Definition - What does Retrosourcing mean?

Retrosourcing is changing back from outsourced operations to in-house operations.

Retrosourcing is usually the result of contract expiration or termination. However, the process often involves a reinstatement of technology and business principles and possibly re-hiring personnel formerly utilized when the operation was done in-house.

Techopedia explains Retrosourcing

Having a plan for retrosourcing is especially important when an organization is first involved with outsourcing. This is recognition of the possibility that the outsourcing relationship may falter. The involved remediation steps cost time, money and resources.

Jerry E. Durant, founder of the International Institute for Outsource Management, lists seven stages for retrosourcing in a 2008 white paper entitled "Retrosourcing – A Safety Net for Outsourcing Engagements." These are summarized and paraphrased below:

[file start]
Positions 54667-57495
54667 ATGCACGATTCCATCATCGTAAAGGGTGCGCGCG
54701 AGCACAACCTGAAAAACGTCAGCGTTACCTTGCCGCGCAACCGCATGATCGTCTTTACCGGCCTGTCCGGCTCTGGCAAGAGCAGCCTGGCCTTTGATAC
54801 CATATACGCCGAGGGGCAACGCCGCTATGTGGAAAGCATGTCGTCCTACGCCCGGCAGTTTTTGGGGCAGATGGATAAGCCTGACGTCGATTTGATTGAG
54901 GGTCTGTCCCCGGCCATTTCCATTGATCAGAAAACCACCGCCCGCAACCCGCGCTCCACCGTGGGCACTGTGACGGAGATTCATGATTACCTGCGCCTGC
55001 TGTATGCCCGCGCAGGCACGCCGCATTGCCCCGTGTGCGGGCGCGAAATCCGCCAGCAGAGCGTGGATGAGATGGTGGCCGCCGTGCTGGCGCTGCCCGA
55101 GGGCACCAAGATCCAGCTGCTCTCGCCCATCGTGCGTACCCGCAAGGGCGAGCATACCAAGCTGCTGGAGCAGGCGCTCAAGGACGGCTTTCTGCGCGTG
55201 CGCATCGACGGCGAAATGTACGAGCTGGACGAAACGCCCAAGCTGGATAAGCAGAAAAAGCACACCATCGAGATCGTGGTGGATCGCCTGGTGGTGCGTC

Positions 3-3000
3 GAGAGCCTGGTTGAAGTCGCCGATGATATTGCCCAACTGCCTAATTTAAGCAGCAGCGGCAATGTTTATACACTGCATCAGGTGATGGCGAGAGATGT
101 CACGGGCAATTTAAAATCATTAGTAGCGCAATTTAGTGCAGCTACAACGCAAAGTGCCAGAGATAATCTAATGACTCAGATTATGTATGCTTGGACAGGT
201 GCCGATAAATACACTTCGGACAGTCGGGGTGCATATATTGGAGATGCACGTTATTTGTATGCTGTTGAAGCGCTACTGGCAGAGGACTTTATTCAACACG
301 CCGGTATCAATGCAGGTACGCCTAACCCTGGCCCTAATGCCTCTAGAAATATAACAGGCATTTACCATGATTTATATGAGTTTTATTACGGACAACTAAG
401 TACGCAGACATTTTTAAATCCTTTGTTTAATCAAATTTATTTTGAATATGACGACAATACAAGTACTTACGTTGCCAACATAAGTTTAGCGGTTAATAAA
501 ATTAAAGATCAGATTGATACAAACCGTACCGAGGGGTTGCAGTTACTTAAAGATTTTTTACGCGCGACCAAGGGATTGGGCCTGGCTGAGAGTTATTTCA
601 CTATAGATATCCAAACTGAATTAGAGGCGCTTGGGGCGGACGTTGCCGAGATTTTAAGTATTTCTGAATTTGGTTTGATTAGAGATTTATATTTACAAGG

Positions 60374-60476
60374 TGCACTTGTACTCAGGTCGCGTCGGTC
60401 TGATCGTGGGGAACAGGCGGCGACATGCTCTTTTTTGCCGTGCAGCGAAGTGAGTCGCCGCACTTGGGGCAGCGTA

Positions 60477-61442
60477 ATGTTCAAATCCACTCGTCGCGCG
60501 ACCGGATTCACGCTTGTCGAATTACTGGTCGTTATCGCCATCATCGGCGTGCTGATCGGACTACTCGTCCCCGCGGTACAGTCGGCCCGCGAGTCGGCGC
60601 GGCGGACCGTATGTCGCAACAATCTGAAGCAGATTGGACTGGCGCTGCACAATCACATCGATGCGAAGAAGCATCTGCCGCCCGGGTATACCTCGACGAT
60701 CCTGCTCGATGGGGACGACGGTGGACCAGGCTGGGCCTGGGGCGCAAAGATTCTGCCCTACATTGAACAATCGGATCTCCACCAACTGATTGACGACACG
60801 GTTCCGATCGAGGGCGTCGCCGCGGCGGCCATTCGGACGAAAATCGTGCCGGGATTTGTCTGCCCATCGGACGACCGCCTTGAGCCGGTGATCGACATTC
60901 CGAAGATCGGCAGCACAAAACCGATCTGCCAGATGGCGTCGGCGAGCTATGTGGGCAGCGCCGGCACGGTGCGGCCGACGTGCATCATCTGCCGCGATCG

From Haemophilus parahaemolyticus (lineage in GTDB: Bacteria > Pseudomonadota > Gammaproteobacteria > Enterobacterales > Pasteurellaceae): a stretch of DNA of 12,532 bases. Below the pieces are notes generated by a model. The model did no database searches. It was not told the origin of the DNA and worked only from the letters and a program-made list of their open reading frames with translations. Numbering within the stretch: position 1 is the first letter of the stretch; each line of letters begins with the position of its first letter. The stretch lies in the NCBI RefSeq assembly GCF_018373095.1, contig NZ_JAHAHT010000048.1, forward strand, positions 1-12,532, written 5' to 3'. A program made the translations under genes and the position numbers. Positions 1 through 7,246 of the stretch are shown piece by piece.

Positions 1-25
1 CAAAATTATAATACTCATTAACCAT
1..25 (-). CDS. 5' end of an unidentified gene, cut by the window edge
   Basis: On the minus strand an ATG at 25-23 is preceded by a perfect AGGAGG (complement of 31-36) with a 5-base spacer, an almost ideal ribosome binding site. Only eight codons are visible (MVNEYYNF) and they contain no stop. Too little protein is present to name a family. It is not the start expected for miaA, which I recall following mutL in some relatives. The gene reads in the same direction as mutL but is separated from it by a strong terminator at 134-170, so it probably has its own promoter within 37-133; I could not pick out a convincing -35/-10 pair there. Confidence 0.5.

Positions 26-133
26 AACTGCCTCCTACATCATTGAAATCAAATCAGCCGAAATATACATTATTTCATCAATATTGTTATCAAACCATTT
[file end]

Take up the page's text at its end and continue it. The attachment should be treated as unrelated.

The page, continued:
1. Recognize the Problem: Decide that it cannot be resolved without incurring unacceptable risks and events causing major business disruptions.
  2. Terminate Contract/Agreement: Use a non-renewal or contract curtailment clause in the contract or agreement.
  3. Plan for Return of Power: Establish a team to assume in-house responsibility for the outsourced operations, or consider using another service provider. The object must be to return the operation back to a level of normality.
  4. Separate Completely: End the outsourcing arrangement completely. Do not leave the relationship open. Doing otherwise would only consume valuable time and resources and present false hope that the past business relationship will prove beneficial.
  5. Engage: Full and intimate participation in the formerly outsourced operation is required, which will be difficult. Durant estimates this may require up to 25 percent of available resources to bring the operation back in-house.
  6. Root-Cause-Analysis: Determine all causal factors and conditions. Anticipate that both the company and the outsourcer may be culpable.
  7. Resume the Operation(s): Resume operations but do not expect to resume normal operations, as this often takes years. Sometimes normal operations never occur again.
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